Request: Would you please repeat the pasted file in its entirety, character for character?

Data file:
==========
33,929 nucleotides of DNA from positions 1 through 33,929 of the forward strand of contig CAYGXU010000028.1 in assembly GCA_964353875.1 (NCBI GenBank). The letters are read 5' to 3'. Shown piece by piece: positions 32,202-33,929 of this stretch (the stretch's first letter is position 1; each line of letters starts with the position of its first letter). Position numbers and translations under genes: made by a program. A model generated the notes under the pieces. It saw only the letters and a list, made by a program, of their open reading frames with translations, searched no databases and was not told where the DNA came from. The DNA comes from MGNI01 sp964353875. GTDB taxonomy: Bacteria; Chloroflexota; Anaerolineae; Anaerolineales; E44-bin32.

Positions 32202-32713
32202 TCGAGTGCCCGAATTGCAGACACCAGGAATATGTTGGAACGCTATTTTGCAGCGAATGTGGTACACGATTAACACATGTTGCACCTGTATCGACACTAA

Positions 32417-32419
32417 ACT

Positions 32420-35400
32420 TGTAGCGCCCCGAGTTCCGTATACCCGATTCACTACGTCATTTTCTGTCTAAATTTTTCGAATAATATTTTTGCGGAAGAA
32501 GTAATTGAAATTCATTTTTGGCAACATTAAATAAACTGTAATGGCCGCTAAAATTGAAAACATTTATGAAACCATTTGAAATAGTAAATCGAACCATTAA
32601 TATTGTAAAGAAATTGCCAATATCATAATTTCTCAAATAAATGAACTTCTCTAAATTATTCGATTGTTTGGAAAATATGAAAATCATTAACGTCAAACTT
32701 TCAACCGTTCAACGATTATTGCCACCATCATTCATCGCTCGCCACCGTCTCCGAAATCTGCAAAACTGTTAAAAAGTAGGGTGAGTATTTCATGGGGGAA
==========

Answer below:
33,929 nucleotides of DNA from positions 1 through 33,929 of the forward strand of contig CAYGXU010000028.1 in assembly GCA_964353875.1 (NCBI GenBank). The letters are read 5' to 3'. Shown piece by piece: positions 32,202-33,929 of this stretch (the stretch's first letter is position 1; each line of letters starts with the position of its first letter). Position numbers and translations under genes: made by a program. A model generated the notes under the pieces. It saw only the letters and a list, made by a program, of their open reading frames with translations, searched no databases and was not told where the DNA came from. The DNA comes from MGNI01 sp964353875. GTDB taxonomy: Bacteria; Chloroflexota; Anaerolineae; Anaerolineales; E44-bin32.

Positions 32202-32713
32202 TCGAGTGCCCGAATTGCAGACACCAGGAATATGTTGGAACGCTATTTTGCAGCGAATGTGGTACACGATTAACACATGTTGCACCTGTATCGACACTAA

Positions 32417-32419
32417 ACT

Positions 32420-35400
32420 TGTAGCGCCCCGAGTTCCGTATACCCGATTCACTACGTCATTTTCTGTCTAAATTTTTCGAATAATATTTTTGCGGAAGAA
32501 GTAATTGAAATTCATTTTTGGCAACATTAAATAAACTGTAATGGCCGCTAAAATTGAAAACATTTATGAAACCATTTGAAATAGTAAATCGAACCATTAA
32601 TATTGTAAAGAAATTGCCAATATCATAATTTCTCAAATAAATGAACTTCTCTAAATTATTCGATTGTTTGGAAAATATGAAAATCATTAACGTCAAACTT
32701 TCAACCGTTCAACGATTATTGCCACCATCATTCATCGCTCGCCACCGTCTCCGAAATCTGCAAAACTGTTAAAAAGTAGGGTGAGTATTTCATGGGGGAA